Well, I didn't expect to see this thread rise Lazurus-esque from the crypt. I'd love to see the 12x15 Gandolfi at work (I can think of a few people I know who'd come over all unnecessary at the mere thought of it - if you ever find reason to be in Oxford, Roger...), and I've seen the other Roger's pictures and camera on here.

    Now, if I can just find it (moved house...), and the backing paper, and get some 120, and work out how I'm going to get it onto the backing paper straight (etc etc etc), I really must use this with some film rather than paper:

    [​IMG]No 3 Folding Pocket Kodak Model E-2 by gray1720, on Flickr

    (and take a better photo of it!)

    Adrian
     
  13. LargeFormat

    LargeFormat Well-Known Member

    I think it was originally 3 1/2 x 4 1/2 but as it has been modified to take dark slides it is probably 4 x 5.
     
  14. Roger Hicks

    Roger Hicks Well-Known Member

    Probably not. Standardized block-form DDS were easily available in quarter plate (3-1/4 x 4-1/4 -- I do not know of a 3-1/2 x 4-1/4 format, though there are larger "postcard" formats -- measure the print!). The "gate" in the back of the camera ain't gonna be any bigger so it would be perverse to change it to a larger format. Also, it always took "dark slides", except that they'd originally have been non-standardized book-form instead of standardized block-form: see http://www.rogerandfrances.com/subscription/ps large.html for descriptions of plate and cut-film holders.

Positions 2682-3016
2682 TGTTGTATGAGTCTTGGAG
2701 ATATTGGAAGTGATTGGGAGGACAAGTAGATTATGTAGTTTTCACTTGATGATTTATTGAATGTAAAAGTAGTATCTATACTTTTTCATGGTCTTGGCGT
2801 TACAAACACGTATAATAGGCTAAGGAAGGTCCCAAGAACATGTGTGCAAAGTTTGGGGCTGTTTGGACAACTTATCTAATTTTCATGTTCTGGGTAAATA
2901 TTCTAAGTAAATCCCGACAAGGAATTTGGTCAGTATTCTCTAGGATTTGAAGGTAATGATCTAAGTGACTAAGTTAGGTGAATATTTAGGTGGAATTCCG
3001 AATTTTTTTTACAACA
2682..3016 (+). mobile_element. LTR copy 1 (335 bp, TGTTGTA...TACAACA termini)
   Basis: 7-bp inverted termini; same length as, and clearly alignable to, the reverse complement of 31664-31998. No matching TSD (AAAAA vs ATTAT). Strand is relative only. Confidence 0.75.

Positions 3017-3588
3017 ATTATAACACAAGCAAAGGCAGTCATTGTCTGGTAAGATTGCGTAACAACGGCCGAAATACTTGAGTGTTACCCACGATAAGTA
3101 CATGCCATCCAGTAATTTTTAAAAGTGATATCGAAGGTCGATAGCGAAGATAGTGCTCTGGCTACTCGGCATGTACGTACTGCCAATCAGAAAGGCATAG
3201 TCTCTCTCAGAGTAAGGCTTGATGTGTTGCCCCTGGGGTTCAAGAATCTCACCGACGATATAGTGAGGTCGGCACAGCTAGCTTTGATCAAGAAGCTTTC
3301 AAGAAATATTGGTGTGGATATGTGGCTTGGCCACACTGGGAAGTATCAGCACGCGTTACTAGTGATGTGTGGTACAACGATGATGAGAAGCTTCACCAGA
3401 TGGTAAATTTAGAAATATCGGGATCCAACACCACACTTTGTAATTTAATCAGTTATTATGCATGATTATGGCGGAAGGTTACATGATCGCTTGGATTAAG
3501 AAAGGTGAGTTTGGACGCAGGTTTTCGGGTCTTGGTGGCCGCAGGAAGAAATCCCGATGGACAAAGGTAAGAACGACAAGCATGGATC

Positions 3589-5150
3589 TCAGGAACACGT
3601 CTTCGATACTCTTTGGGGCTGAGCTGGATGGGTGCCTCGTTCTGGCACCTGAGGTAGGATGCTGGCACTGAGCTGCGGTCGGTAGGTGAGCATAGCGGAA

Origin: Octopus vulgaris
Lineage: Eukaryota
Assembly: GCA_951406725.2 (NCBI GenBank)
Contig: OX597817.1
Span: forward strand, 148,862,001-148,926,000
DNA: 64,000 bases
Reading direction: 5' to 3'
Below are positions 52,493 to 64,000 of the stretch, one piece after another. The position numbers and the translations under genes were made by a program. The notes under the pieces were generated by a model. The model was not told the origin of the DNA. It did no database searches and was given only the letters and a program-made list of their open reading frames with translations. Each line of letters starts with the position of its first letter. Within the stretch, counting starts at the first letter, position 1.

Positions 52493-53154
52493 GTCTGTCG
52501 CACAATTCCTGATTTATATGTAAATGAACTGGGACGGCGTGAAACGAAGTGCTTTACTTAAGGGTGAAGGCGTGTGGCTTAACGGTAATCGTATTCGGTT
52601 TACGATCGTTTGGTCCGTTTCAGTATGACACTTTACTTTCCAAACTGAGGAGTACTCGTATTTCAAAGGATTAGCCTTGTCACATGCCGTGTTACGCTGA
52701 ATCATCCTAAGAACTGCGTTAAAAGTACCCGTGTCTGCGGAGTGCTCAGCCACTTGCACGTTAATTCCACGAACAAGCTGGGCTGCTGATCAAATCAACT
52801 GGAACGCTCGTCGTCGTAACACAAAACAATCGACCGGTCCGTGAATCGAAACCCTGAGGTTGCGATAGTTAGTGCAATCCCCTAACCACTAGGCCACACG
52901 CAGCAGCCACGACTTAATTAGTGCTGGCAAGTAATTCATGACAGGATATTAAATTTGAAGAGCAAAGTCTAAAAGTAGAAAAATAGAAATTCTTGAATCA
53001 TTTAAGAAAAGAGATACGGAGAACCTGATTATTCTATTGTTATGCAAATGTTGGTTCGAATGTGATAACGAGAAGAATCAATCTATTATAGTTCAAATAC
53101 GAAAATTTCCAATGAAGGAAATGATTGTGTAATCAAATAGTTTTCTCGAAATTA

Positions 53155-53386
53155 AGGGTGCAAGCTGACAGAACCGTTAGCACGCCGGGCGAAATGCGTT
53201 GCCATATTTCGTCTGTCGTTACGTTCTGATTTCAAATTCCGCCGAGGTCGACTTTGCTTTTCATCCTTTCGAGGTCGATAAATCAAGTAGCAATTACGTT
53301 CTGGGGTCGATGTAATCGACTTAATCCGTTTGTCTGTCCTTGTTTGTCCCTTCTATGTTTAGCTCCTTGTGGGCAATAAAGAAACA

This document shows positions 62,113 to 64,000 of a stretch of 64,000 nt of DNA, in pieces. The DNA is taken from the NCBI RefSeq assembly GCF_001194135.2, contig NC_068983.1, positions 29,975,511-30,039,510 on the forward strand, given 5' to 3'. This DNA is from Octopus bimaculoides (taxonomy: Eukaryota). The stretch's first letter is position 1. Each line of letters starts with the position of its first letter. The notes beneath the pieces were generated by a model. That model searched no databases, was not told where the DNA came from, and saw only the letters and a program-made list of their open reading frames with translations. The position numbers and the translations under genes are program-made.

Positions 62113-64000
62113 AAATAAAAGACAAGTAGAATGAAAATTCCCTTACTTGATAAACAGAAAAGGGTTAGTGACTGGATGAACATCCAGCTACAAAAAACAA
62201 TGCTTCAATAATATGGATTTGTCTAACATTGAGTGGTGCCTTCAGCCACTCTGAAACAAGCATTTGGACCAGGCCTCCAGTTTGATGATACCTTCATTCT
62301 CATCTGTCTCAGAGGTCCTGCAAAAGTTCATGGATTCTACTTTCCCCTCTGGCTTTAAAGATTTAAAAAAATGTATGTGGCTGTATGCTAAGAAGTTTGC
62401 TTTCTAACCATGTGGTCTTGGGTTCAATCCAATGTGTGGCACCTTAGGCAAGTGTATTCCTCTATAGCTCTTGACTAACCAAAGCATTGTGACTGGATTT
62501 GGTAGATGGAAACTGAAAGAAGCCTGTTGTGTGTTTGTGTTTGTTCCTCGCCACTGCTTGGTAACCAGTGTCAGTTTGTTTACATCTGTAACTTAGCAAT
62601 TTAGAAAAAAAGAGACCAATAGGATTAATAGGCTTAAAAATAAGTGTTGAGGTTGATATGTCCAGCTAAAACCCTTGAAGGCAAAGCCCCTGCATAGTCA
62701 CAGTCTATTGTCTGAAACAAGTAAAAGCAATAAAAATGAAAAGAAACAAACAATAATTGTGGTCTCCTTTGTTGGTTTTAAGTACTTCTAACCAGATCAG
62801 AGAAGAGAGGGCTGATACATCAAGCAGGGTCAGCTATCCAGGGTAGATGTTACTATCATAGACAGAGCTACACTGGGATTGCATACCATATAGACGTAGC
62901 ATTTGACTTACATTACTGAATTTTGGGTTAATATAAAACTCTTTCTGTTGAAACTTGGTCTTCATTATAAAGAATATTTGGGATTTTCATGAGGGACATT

Cheers,

    R.
     
  15. Terrywoodenpic

    Terrywoodenpic Well-Known Member


    You often find cut film adapters in plate holders of all types.
    however it sometimes requires you to adjust the ground glass screen to use them. They are perhaps more often found in the single metal plate holders, as comonly used on the continent.
     
  16. Roger Hicks

    Roger Hicks Well-Known Member

    Dear Terry,

    And with press cameras -- which may of course already have been adjusted. Experiment is essential! (Or use a depth micrometer).